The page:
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It was cool to see this release because it totally confirms my biases. ;-)

I still think there's a missing piece in the area of nutrient partitioning, though. I'm not a carb-hater by any means, but I really suspect that carbohydrate intake needs to be kept in proportion to muscle mass and activity level more tightly than other macronutrients...but who knows, really.

Nice article, Peter! If we MUST overconsume, it's better to increase subcutaneous fat than to max out those cells and store it elsewhere, complicating the workings of more metabolic tissues. (Of course the simplest alternative is to consistently achieve energy balance through proper diet and exercise, but we're increasingly looking to surgical and medical alternatives to behavioral problems.) This article summarizes the extremes nicely to highlight your point. Great work!

Damn cool! Thanks!

(I shudder to think how the science media will distort this's far too complicated for them to consider writing about accurately. Alas.)

Thanks Dr.Lance! Great to see you are following the blog:)

You are absolutely right, maintaining energy balance should be the goal, as should healthy eating patterns and attaining adequate physical activity levels. Whenever I discuss such issues, I'm often afraid how what I say may be misconstrued. Quite simply, all I want to get across is that fat tissue is an essential organ that when absent leads to many problems. The all-too-common vilification of fat is misguided; fat tissue is not inherently detrimental, in fact, quite the opposite - it is there to help you buffer energy when available in excess.

Of course, none of this evidence condones weight gain or suggest it is somehow benign. The problem is that we have no control over how our body responds to excess energy - some can easily expand their adipose tissue via growing more healthy fat cells (akin to the multiple symmetric lipomatosis example) while others develop metabolic problems in response to minimal calorie surplus within the normal to overweight BMI ranges as their adipose tissue has a very limited capability for expansion (sort of like partial lipodystrophy, or the metabolically-abnormal normal weight phenotype).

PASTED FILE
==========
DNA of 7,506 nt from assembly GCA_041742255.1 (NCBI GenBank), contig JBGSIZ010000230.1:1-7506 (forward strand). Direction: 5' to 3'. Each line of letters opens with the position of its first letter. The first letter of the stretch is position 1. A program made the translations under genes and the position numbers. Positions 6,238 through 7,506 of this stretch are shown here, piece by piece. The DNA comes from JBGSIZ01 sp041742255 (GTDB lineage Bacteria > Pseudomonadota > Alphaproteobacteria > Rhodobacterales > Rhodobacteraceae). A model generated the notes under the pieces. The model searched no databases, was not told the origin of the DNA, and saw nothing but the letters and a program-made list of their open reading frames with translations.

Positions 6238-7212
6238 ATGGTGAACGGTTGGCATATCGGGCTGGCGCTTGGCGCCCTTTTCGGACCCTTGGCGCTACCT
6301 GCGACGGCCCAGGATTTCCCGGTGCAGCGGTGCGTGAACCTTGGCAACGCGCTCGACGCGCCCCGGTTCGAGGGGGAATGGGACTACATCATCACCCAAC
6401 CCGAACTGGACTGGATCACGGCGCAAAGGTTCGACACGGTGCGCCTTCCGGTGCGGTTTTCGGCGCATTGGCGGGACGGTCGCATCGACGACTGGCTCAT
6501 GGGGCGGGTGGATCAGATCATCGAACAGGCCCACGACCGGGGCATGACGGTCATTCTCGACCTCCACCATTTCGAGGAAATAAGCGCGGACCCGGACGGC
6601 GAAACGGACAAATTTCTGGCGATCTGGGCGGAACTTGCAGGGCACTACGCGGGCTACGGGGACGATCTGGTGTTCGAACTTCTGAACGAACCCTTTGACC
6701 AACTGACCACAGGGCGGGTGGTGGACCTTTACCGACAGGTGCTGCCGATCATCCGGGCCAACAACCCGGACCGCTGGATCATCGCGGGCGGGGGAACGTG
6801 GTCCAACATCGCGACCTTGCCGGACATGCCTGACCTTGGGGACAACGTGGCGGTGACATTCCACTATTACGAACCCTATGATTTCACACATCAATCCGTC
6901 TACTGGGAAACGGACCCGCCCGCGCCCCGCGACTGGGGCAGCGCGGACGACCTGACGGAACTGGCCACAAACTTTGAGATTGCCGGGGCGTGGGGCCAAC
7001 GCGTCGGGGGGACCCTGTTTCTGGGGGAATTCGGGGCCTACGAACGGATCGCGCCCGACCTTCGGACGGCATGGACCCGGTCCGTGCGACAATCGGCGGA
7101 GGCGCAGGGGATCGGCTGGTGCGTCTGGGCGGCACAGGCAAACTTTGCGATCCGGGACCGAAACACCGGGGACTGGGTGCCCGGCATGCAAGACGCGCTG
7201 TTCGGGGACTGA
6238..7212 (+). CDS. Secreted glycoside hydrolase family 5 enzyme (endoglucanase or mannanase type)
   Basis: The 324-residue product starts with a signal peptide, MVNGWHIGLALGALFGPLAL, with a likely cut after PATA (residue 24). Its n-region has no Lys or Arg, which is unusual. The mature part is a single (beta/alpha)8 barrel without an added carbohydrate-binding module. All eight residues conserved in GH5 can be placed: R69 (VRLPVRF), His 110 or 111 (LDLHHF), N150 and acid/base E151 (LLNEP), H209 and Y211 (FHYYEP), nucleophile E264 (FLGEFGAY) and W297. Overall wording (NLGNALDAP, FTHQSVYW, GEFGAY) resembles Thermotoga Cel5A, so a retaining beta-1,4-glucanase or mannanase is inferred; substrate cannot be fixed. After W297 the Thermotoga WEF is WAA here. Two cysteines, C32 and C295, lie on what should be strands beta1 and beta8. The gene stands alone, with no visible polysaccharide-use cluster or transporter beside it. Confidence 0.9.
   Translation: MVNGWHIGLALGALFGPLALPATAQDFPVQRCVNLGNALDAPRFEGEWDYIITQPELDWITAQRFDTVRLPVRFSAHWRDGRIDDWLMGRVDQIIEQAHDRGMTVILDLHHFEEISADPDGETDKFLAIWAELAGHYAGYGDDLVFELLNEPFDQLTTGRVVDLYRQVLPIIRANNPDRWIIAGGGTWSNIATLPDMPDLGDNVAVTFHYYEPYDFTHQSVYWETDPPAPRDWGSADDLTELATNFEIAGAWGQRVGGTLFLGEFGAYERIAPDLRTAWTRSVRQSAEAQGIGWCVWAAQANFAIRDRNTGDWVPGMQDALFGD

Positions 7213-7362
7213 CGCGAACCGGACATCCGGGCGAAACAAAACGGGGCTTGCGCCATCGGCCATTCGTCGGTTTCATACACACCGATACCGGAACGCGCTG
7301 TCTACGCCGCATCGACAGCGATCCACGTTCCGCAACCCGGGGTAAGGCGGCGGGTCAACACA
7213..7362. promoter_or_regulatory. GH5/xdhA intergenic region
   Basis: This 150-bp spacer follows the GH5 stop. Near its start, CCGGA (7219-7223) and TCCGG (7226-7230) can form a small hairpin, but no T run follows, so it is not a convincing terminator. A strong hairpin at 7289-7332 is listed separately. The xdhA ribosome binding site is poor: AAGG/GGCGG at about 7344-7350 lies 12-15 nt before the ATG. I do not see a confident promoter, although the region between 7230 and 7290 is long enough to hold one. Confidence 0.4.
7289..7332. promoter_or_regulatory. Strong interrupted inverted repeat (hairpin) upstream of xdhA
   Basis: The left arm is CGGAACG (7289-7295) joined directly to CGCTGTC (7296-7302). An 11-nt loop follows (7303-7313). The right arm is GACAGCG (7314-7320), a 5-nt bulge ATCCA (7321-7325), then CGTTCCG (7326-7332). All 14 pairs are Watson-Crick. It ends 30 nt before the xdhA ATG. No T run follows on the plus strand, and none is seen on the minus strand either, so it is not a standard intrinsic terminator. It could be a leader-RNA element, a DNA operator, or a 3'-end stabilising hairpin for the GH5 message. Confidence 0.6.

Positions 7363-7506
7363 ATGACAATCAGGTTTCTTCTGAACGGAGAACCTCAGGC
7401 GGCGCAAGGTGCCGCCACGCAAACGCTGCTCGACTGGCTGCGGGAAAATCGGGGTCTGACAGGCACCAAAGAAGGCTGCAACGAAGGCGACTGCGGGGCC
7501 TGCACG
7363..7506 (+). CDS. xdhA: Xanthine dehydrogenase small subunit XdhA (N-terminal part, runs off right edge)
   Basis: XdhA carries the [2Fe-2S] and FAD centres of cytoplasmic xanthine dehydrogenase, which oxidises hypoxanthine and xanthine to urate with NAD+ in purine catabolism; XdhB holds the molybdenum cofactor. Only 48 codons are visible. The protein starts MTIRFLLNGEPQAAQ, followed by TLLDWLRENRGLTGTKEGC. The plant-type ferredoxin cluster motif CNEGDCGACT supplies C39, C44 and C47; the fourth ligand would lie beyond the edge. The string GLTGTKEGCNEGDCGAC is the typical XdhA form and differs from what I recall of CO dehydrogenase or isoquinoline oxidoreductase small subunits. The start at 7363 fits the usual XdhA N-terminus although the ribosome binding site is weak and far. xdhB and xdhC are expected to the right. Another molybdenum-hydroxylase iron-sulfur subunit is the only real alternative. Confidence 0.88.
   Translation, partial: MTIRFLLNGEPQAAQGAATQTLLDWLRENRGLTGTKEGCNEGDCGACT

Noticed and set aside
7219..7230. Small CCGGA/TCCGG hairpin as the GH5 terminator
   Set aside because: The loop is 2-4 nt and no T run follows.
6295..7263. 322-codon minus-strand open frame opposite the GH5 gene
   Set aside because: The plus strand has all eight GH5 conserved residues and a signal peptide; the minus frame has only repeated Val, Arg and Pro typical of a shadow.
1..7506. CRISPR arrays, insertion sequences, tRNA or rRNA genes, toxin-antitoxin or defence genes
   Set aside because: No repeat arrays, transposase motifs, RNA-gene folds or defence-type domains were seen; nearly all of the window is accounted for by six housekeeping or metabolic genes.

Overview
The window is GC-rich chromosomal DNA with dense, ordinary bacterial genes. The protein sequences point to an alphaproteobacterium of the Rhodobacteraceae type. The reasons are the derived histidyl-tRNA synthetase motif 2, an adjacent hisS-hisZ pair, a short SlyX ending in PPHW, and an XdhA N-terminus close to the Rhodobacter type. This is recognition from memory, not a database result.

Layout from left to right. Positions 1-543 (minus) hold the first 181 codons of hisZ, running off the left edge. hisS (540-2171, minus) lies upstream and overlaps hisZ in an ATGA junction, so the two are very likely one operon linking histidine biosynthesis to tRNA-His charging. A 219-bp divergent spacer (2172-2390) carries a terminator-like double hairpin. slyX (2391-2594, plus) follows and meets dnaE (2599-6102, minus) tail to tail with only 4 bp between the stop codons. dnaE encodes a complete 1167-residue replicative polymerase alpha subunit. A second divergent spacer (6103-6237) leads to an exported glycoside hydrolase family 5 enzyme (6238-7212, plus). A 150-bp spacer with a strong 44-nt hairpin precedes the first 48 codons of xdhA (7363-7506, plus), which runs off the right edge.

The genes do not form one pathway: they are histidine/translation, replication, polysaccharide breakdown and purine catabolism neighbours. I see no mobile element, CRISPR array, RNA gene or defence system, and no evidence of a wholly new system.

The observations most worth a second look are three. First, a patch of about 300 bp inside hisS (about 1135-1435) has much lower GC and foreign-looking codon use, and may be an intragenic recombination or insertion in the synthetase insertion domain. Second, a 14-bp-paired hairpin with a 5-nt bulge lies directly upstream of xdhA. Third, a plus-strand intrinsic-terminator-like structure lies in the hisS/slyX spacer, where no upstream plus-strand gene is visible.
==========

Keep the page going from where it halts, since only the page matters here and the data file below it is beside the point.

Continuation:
That would be a comforting thought if hauling around this much mass weren't so hard on the remaining structural elements in my legs.

As it is, I'm just going to have to reduce the load factor. Put another way, it ain't the BMI it's the PSI.

By D. C. Sessions (not verified) on 19 Mar 2010 #permalink

The biggest issue RE: obesity seems to be systemic inflammation and insulin resistance, which means there's no doubt that a metabolic dysfunction occurs. Chronic inflammation is problematic on its own, and insulin resistance leads to (and in some regards, results from) all those nasty FFAs constantly circulating in the body.

That almost certainly happens in the central adipostatic systems, but that's a dragon eating it's own tail - in the majority of people, that dysfunction didn't exist before they became fat in the first place. Set point goes up, and it doesn't seem to come back down.

High setpoint means high appetite, which only goes higher as they try to move below that new equilibrium. With an abundance of food, that means a high settling point. Thus the vicious circle.

Thing is, the basics never change - no matter how hard the process gets, mentally or physically, it's always going to boil down to creating an energy deficit, and keeping it up long enough to get the fat off. For the obese, that can take quite awhile.

Hence the quick-fix solutions.

There is an even more basic biochemical advantage of storing fat - efficient storage. When storing fat, adipose tissue is the efficient choice: one gets ~9 Cal/g for consuming fat, whereas only ~4 Cal/g can be derived from stored glucose [glycogen] for amino acids. And fat is hydrophobic, so it can be stored in droplets of pure fat within the cell little excess weight carried along with the stored calories. Glycogen is hydrophilic, so that for every gram of glycogen stored, more than 2 grams of water are also stored.

If you have eaten an excess of 100,000-150,000 Calories over the course of your life, it can be stored in about 12-17 kg. This would be a 60-85 kg person with 20% body fat. If all those excess Calories would be stored as glycogen, you would have to lug around more than 100 kg of stored energy.

By natural cynic (not verified) on 19 Mar 2010 #permalink

This is very very interesting. So if I am one of the 'lucky ones' that can store fat by growing healthy subcutaneous adipose cells then I'm doing OK. But if I'm one of the 'unlucky ones' that stores fat around organs, this affects the normal metabolic processes and leads to disease. Is that right? And if so, my bottom does not count as an organ, right?!

I wonder if the difference in heart disease rates between men and women is related to this.